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Take Advantage of New Laws to Make Your Pensions More Valuable
by Barbara Lewis MBA and Dan Otto MBA

 We are fast approaching the deadline for law firms to restate their pensions plans to comply with new laws and regulations (referred to as GUST).  The original restatement deadline of December 31, 2001 has been postponed until February 28, 2002.  The restatement process gives firms an opportunity to amend a current plan – or even add a new plan – which could be more advantageous for the firm’s partners.  While these amendments can be handled by the plan’s investment provider or record keeper, these service providers may not be set up to provide the consultation on design options which could make the plan more valuable to the partners and staff of the firm. 

 According to Bruce Ashton, a partner with Reish Luftman Reicher & Cohen, there are two reasons why pension plans need to be amended:

 First, because of changes in the pension law beginning in 1994, plan documents have to be updated to comply with new legal requirements. If this is not done by the end of February, the plan could be subject to disqualification.  (This only applies to individually designed plans; if a firm uses a prototype or "volume submitter" plan, the deadline is actually the end of next year.) 

 Second, because of the new tax law (EGTRRA), to take advantage of new limits on contributions and benefits for next year, plans should be amended at the same time the GUST changes are made.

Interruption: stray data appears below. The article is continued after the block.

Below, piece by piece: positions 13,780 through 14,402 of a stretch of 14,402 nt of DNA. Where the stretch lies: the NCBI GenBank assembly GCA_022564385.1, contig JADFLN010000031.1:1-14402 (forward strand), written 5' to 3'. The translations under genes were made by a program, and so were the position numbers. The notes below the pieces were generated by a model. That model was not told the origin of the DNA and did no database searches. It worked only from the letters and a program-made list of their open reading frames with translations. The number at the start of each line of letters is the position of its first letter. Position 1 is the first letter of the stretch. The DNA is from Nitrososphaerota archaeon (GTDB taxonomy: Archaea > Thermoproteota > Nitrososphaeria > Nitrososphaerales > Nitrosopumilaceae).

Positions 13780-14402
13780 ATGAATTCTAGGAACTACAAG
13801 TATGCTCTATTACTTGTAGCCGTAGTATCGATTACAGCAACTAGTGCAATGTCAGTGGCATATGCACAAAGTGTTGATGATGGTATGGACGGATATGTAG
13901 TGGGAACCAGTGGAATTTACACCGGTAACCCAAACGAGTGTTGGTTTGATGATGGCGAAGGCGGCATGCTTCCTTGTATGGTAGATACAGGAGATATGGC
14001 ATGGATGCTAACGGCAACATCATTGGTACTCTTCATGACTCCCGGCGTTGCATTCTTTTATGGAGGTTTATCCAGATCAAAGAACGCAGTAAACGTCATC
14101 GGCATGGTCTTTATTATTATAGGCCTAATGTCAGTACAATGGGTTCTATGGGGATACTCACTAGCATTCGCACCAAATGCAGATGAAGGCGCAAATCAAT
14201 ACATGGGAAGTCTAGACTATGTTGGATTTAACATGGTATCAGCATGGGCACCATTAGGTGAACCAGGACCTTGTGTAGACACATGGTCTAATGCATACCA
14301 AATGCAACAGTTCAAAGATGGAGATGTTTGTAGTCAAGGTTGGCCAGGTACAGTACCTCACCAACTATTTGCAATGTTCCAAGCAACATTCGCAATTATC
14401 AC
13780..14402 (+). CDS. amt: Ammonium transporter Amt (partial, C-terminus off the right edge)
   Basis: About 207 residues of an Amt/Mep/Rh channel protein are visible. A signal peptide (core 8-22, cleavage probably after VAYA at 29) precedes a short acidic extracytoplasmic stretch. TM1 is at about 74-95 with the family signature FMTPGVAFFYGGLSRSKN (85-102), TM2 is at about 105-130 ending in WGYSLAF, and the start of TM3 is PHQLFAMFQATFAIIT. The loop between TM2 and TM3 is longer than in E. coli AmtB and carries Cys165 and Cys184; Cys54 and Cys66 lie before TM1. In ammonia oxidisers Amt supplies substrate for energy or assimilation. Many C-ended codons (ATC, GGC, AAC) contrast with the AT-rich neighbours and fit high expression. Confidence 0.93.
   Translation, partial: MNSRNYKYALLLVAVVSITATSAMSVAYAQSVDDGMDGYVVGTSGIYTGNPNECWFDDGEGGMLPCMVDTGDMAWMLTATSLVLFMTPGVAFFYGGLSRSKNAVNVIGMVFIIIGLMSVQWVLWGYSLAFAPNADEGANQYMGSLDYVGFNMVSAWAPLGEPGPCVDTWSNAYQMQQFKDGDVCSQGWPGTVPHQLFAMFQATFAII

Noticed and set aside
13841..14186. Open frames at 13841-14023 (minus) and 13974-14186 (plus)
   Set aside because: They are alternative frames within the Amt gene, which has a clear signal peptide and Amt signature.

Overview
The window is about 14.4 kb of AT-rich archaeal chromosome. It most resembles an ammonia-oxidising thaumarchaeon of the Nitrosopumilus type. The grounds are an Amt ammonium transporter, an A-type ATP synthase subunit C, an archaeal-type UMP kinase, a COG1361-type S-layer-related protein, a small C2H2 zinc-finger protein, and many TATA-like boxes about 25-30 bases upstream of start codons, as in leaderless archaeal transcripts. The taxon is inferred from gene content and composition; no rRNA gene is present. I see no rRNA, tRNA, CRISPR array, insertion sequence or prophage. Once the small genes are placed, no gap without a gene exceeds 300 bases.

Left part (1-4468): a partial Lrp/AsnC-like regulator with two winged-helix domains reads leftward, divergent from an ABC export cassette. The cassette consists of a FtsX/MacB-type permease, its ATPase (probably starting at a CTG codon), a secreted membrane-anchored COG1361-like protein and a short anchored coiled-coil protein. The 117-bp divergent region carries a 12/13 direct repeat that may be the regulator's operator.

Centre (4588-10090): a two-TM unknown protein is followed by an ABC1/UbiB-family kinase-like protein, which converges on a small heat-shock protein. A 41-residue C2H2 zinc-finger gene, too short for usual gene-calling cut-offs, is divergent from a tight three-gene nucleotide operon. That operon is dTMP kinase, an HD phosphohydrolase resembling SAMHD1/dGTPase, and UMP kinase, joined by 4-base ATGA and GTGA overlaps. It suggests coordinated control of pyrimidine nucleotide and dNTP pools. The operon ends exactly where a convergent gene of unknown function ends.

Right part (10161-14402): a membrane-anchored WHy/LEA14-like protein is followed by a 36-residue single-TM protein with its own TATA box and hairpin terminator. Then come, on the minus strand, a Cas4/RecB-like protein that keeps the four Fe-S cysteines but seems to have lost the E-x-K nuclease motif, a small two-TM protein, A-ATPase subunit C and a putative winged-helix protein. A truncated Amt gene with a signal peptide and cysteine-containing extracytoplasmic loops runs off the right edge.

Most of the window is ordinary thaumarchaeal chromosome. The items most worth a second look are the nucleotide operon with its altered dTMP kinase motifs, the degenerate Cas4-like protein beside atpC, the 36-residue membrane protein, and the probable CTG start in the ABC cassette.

“These law changes give plan sponsors an opportunity to step back and examine their retirement plan structures to see whether they want to change or enhance them,” says Ashton, who has been handling pension plan issues since 1986.  For example, if firms now have a combination of a profit sharing and money purchase pension plan, to take advantage of the 25 percent deduction limit, they can eliminate the money purchase pension plan after January 1, 2002, because the deduction limit for profit sharing plans has been increased to 25 percent.  Eliminating the money purchase plan has two benefits:  it gives the firm flexibility by eliminating the mandatory contributions required for such plans; and it saves the firm the cost of maintaining the second plan.”

 The new law also permits "catch-up" contributions in 401(k) plans, which means that workers age 50 or older can defer an additional $1,000 into the plan in 2002.  The catch-up increases by $1,000 a year through 2006.  The new law also permits rollovers of retirement savings from other sources into the plan. So if you have a large individual retirement account, even one to which you have made contributions, you can roll that into the retirement plan, consolidate your investments and get better asset protection on your retirement assets.  Or if you want to bring in a retired judge as a partner, the judge can roll the funds from his public plan (often something called a 403(b) arrangement) into the firm’s plan to consolidate his investments.  Both the catch-up and new rollover rules require plan amendments.

 There are many other opportunities to revise plans to make them more valuable as an employee benefit (which presumably helps recruiting and retention of employees) or as a benefit to the partners of the firm by letting them save more for retirement.

 If you haven’t restated your firm’s pension plan, do so by the February 28, 2002 deadline or you could find your firm’s plan has been disqualified for 2002. 

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